Science Fiction as a Literary Genre

A symposium on the 8th of May:

Speaker(s): Neal Stephenson, John Clute, Dr Roger Luckhurst, Andy Sawyer, Dr Martin Willis, Professor Tim Connell
Date/Time: 08/05/2008, 13:30–17:30
Venue: Royal College of Surgeons, Lincoln’s Inn

The programme will be:

13.30 — Introduction (Professor Tim Connell, Fellow of Gresham College)
13.40 — ‘The Fork: Science Fiction versus Mundane Culture’ (Neal Stephenson)
14.20 — ‘The overlap between Science Fiction and other genres’ (Andy Sawyer, Librarian of the Science Fiction Foundation Collection, The University of Liverpool)
15.00 — ‘Horror motifs’ (John Clute, Editor of The Encyclopedia of Science Fiction)
15.40 — Break
15.50 — ‘Science Fiction in the Nineteenth Century’ (Dr Martin Willis, University of Glamorgan)
16.30 — ‘Modern British Science Fiction’ (Dr Roger Luckhurst, Birkbeck, University of London)
17.10 — Summary (Professor Tim Connell, Fellow of Gresham College)

Followed by a drinks reception until 6.30pm.

It’s a Thursday, but as Liz nearly put it, that lineup is worth a day off, so Nic and I have signed up for tickets (which are free, but need to be reserved). Anyone else interested?

Well, that makes life easier

Well, I was mulling the idea of posting a response to all the posts about reviews that popped up in the last day or so, but then Cheryl Morgan wrote a post I almost entirely agree with, so now I don’t need to bother. Hooray! Pretty much all that’s left is for someone to talk about what they like to see in reviews, as opposed to what they don’t like, but as Cheryl points out that varies from person to person and audience to audience, and my preferences are somewhat on the record already, anyway.

So instead I will talk briefly about reading, specifically to say that the first installment of the Baroque Cycle Reading Group will be somewhat delayed. I’ve been racing to meet a couple of review deadlines at the end of the month and, having met them (bar reading the reviews through in a few days, polishing them up and sending them off), I now need to knuckle down and start my Clarke Award shortlist re-read. I plan to keep reading Quicksilver in parallel, but it may be a couple of weeks before I have a post to show for it, now.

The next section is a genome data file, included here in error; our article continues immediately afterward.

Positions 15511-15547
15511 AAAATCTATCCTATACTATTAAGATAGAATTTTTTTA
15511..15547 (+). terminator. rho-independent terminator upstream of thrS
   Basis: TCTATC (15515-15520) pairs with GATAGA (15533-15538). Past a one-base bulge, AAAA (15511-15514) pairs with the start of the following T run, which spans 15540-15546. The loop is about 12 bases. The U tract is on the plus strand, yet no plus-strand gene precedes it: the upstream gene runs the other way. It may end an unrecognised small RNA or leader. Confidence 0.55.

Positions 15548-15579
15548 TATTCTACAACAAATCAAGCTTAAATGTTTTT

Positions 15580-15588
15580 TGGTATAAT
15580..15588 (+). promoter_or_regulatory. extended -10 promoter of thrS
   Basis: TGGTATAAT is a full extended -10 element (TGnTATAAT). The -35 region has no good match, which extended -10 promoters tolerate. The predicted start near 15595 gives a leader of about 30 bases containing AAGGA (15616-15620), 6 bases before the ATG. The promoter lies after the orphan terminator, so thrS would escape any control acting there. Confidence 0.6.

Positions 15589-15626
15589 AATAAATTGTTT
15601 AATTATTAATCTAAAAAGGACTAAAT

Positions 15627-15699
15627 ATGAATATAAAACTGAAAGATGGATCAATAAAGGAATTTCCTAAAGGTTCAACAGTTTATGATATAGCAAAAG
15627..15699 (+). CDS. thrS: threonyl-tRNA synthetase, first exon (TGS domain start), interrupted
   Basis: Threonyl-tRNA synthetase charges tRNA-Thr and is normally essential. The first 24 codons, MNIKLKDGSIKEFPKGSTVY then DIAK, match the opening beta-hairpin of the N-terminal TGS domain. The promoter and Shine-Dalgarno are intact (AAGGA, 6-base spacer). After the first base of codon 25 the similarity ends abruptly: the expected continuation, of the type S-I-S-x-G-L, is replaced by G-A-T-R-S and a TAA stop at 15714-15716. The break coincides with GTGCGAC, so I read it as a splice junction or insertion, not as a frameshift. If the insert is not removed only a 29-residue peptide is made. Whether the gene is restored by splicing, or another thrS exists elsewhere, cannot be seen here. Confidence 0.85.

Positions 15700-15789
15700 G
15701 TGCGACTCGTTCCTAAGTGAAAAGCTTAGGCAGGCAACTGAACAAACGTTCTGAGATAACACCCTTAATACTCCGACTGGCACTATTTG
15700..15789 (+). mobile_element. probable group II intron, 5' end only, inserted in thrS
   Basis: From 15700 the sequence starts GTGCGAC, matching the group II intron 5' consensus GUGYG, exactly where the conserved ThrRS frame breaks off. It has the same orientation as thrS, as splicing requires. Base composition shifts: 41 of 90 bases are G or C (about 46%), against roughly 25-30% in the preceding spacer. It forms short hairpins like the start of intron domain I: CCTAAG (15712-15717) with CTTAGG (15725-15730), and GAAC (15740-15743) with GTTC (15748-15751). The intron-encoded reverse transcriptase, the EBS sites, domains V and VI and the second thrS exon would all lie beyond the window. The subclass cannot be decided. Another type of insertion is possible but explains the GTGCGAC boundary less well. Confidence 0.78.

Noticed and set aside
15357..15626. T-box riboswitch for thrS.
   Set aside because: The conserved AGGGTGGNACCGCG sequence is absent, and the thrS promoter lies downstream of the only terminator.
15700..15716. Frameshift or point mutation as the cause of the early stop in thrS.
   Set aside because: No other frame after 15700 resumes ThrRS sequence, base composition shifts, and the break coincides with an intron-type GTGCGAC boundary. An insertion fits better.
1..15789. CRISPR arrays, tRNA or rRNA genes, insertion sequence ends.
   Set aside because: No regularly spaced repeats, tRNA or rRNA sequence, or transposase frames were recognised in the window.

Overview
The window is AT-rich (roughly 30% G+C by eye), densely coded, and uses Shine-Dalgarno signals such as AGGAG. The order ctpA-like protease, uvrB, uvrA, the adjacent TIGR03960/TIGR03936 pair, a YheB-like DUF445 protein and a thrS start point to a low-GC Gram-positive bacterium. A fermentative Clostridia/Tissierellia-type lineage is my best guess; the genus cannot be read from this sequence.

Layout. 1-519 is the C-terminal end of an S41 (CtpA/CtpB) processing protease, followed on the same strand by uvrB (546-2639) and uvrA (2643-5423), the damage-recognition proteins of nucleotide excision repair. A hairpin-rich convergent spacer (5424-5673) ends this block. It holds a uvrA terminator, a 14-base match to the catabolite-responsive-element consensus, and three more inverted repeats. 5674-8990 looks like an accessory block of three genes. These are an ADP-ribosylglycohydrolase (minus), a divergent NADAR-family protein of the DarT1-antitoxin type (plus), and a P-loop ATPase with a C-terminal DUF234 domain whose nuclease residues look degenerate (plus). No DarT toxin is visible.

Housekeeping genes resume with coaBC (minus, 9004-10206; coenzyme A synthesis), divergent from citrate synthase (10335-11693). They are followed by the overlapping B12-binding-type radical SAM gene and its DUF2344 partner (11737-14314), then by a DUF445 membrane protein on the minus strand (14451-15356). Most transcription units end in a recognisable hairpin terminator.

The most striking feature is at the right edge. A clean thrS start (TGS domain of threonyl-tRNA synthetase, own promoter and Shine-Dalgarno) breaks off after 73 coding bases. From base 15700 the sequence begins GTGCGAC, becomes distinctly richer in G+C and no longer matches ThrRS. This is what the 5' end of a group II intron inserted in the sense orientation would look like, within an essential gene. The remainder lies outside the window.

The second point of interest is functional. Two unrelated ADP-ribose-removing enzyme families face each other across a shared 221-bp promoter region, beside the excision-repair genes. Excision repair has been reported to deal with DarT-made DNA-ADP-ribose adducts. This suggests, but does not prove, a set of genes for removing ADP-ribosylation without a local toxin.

Out of interest, if I couldn’t face writing eight posts about the Baroque Cycle myself, would anyone be interested in writing a guest post about one or more of the books? (Remember I’m treating this as a series of eight books collected into three volumes. It’s just too daunting, otherwise.)

The Last Enemy Redux

The last episode aired a couple of weeks ago, but what with one thing and another I’ve only just got around to watching it. When the series started, I said

What’s good about The Last Enemy as a drama is the direction, which manages to make any amount of staring at computer screens interesting, and the acting, particularly from Benedict Cumerbatch as Ezard — he’s convincing as a man distinctly uncomfortable with much social interaction, yet nuanced enough to avoid cliche. And what’s good about The Last Enemy as science fiction is that it doesn’t try to do too much, that it follows the implications of its idea through quite thoroughly but (for the most part) doesn’t try to sensationalise them. Whether this will last is an open question: the producer has described the series as a “cautionary tale”, which rather suggests the ending will be exactly what you expect it to be, ie that the introduction of TIA is thwarted at the last moment, while recognising the irony that it’s helped to stop whatever dastardly plot is afoot. We shall see.

To update these points in order:

  • The direction and the acting, particularly from Benedict Cumerbatch, did remain pretty good throughout, although the focus shifted to more dramatic subjects than computer screens, such as running around and explosions.
  • Probably the biggest plus in the series’ favour is that it seemed to be trying to show how a suite of present-day concerns — immigration, terrorism, security, underregulated pharmaceutical industry — might interrelate, without suggesting that any one of them was The Problem Of Our Times. Unfortunately, the ending they came up with was very much from the Giant Conspiracy school, which was rather too neat.
  • Which is to say that in the end, it did try to do much, not specifically because the science it described was (and the methods used to approach that science were) complete bobbins, but because it introduced a genie too big to be stuffed back into a bottle.
  • Which in turn is to say I was sort of half-right in my prediction for the ending. What is actually thwarted is the introduction of TIA: The Next Generation; TIA itself (unless I missed something) heads steadily towards implementation and is used by various characters throughout the series to find the next plot coupon.